People who feel anxious and needy at higher risk of heart disease, high blood pressure, chronic pain and stroke, researchers find
By Robert Preidt
Sunday, July 25, 2010
SATURDAY, July 24 (HealthDay News) -- People who feel insecure in their relationships may be at increased risk for cardiovascular disease and other health problems, according to a new Canadian study.
In fact, those who felt insecure in relationships or avoided getting close to others appeared to have a greater risk of developing several chronic diseases, according to an analysis of data from the U.S. National Comorbidity Survey Replication.
Researchers studied survey data from 5,645 adults, ages 18 to 60, and found an association between "avoidant attachment" -- people who feel unable to get close to others or have others depend on them -- and chronic pain, such as frequent or severe headaches.
People who were insecure in their relationships had further risks. "Anxious attachment" -- a tendency to worry about rejection in relationships, feel overly needy and find that others are reluctant to get close -- was associated with a wide range of health problems, including heart-related diseases, such as stroke, heart attack and high blood pressure. Anxious attachment was also linked to a higher risk of chronic pain and ulcers.
The study was recently published in the journal Health Psychology.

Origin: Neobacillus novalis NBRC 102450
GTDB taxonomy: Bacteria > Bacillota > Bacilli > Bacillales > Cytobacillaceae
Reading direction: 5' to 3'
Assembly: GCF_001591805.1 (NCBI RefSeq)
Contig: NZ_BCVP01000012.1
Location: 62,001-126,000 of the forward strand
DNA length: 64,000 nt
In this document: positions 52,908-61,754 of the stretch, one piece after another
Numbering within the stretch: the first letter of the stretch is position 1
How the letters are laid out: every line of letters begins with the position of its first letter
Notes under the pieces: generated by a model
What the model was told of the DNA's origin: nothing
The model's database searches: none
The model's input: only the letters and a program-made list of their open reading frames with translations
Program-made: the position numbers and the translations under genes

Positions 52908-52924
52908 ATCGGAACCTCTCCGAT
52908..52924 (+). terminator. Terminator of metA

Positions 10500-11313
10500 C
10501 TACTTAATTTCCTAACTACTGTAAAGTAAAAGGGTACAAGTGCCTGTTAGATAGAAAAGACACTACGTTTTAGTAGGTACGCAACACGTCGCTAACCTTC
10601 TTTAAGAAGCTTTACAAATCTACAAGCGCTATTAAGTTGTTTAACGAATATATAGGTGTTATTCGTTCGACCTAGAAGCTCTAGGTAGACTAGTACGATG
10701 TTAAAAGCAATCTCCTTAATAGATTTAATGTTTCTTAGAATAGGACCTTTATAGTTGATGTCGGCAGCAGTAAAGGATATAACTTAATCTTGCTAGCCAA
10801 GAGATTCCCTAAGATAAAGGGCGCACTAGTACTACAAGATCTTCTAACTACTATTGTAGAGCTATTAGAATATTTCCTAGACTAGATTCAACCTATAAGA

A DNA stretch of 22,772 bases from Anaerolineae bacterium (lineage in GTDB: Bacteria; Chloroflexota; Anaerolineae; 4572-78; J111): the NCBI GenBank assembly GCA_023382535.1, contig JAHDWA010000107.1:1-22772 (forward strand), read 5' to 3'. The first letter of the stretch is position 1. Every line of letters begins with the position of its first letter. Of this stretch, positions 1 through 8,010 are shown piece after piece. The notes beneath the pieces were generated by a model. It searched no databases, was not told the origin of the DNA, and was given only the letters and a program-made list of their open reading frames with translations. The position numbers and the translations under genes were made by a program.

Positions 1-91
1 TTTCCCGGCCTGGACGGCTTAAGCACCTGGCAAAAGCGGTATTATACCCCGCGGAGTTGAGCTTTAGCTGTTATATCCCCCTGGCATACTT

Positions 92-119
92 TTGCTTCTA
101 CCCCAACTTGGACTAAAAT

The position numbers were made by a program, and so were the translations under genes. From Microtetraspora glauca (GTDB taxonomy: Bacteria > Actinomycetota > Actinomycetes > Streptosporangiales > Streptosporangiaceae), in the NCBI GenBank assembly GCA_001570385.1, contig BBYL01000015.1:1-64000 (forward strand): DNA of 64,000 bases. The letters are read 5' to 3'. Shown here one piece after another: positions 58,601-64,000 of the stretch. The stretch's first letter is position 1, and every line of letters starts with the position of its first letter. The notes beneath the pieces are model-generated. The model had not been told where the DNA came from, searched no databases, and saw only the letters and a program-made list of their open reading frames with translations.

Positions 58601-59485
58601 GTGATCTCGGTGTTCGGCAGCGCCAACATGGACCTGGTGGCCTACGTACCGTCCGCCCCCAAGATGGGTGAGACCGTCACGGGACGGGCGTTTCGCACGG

"Much of the health research regarding attachment has focused on pain conditions, so we were initially surprised that some of our strongest findings involved conditions related to the cardiovascular system," lead author Lachlan A. McWilliams, of Acadia University, said in an American Psychological Association news release.
"These findings suggest that insecure attachment may be a risk factor for a wide range of health problems, particularly cardiovascular diseases. Longitudinal research on this topic is needed to determine whether insecure attachment predicts the development of cardiovascular disease and the occurrence of cardiovascular events, such as heart attacks."
McWilliams added that the findings "also raise the possibility that interventions aimed at improving attachment security could also have positive health outcomes."
SOURCE: American Psychological Association, news release, July 20, 2010